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DOWN BY THE RIVER

by

Peter Wild



There is a part of her -- a small part of her -- that knows exactly what he thinks: she is a dumb fourteen-year old girl who should know better but doesn't.

There is a part of her that knows she is a dumb fourteen-year old. And yet, at the same time, she is a girl like any other.

Prising her way through the bitter tangle of vines and bare trees down by the river, feeling the cold on her bare legs the way the trees no doubt felt it, losing their leaves.

All of it is clear.

She is aware of the world she pushes against (her fingers holding the branches back as she ducks her head into what space she can make, her hair, her skirt, her Moles t-shirt, the sound of the water up ahead).

At the same time, she is aware of this moment as if it exists independently of her. She is already imagining the telling of this story, tonight to her friends and later, to her husband, to her children, when she has children, her daughter. She will tell this story to her daughter, and by then the story will be a warning. Tonight the story will be a score but twenty years from now she will do everything in her power to stop her daughter pushing through the bare trees by the river on her way to stop being a girl.

I mean, the girls -- the girls she will see tonight at Ronnie's house -- know about Tate. They know she likes Tate. They know she thinks she shouldn't like Tate, that Tate will hurt her, and they also know that for whatever reason, Tate just rings a loud bell in her head.

They know all about everything. They just don't know the most recent development. They don't know about last night. Not that there is all that much to tell about last night. All there was, was Tate picked her up. She was walking home from Kate's house and his junked up car pulled alongside her and his window was already rolled down and out of nowhere -- even though she had spent the night studying, and hard too -- she felt dumb. Out of nowhere it occurred to her that the only sound she would be able to make if addressed would be the letter B over and over, but not B like the insect, buh like the stuttered start of a word, buh like a kid would say.

Tate, you should know, is twenty five and the kind of guy some mothers warn their daughters to steer clear of. He works out at Shaftmans, driving a forklift of boxes from A to B and sometimes he plays drums for six or eight different bands in town. He was always fighting and losing his job and getting arrested for being drunk and disorderly and Patty knew of three girls -- not women, either, girls under twenty -- he'd knocked up and left holding babies roundabout here. All of which would lead you to believe that he was a kind of dump truck lazily piling into whatever got in his way but that wasn't so. Or at least he said that it wasn't so.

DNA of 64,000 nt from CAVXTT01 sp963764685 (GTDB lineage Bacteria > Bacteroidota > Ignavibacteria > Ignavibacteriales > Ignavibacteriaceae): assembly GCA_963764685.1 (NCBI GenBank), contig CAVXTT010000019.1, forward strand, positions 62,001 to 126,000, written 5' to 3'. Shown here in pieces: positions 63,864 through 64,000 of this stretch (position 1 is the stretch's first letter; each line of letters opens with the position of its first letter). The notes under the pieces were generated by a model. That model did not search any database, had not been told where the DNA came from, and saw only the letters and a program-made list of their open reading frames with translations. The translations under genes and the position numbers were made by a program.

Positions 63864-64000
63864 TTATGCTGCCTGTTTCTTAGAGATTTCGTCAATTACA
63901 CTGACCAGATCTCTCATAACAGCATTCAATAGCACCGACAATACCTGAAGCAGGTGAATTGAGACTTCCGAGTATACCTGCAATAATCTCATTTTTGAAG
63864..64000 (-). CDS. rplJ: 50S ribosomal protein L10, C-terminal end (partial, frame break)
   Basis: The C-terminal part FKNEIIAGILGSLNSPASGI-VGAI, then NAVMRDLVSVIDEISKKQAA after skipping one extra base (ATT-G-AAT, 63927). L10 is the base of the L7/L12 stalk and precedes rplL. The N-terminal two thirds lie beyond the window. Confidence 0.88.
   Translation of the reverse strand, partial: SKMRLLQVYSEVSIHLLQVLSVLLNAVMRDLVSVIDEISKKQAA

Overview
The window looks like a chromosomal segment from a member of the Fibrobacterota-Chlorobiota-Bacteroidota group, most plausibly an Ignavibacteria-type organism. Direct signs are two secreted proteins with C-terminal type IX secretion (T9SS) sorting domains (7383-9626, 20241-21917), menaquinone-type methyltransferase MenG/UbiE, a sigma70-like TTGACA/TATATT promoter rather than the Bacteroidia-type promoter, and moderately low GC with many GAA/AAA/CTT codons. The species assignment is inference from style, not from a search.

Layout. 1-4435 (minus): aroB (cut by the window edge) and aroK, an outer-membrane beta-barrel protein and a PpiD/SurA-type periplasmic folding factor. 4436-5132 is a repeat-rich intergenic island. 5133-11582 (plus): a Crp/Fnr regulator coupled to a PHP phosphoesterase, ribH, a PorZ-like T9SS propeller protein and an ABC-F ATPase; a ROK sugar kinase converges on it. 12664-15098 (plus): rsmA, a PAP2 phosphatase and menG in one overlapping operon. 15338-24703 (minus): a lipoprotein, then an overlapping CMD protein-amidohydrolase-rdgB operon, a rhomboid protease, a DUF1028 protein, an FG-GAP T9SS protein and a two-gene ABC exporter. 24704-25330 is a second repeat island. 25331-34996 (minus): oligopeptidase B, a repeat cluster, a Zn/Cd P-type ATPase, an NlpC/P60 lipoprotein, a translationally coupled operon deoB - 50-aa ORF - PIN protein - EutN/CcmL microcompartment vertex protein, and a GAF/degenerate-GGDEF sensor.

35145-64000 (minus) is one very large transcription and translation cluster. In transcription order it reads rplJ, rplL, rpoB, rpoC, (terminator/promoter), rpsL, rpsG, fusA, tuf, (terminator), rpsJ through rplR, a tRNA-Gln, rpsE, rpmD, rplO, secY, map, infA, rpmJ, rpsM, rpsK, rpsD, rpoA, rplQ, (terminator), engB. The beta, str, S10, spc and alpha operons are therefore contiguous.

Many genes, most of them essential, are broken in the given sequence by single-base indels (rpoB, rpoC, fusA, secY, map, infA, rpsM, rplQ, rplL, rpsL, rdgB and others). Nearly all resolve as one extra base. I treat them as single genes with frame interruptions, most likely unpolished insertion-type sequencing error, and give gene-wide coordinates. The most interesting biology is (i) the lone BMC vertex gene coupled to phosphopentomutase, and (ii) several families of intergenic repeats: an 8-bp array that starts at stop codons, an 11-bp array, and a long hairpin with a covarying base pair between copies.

He told her, in the car only last night, how he was always trying to stop things going wrong only somehow circumstances always conspired against him. In the car last night, he said those words: circumstances conspire against me. She was surprised he even knew words like that and she thought, yes, well, people get things wrong. Some people get things wrong and here she was in a car with Tate and she wasn't frightened and they were talking and he seemed like a nice guy.

It wasn't like he tried to cover anything up either. Yes, there were three girls who had children by him. What could he say? He fell in love, they made out, the girls got pregnant. He tried, with each of them, to get them to see sense and get rid of the baby and when they wouldn't do that he said: okay, we'll get hitched. Only the parents of each of the three girls freaked out and stopped him ever coming around again. He wanted what other people had. He wanted a girl and a family. He wanted to stop making mistakes. All he could seem to do well was make mistakes.

They were at her house, parked in the shadow by the stoop.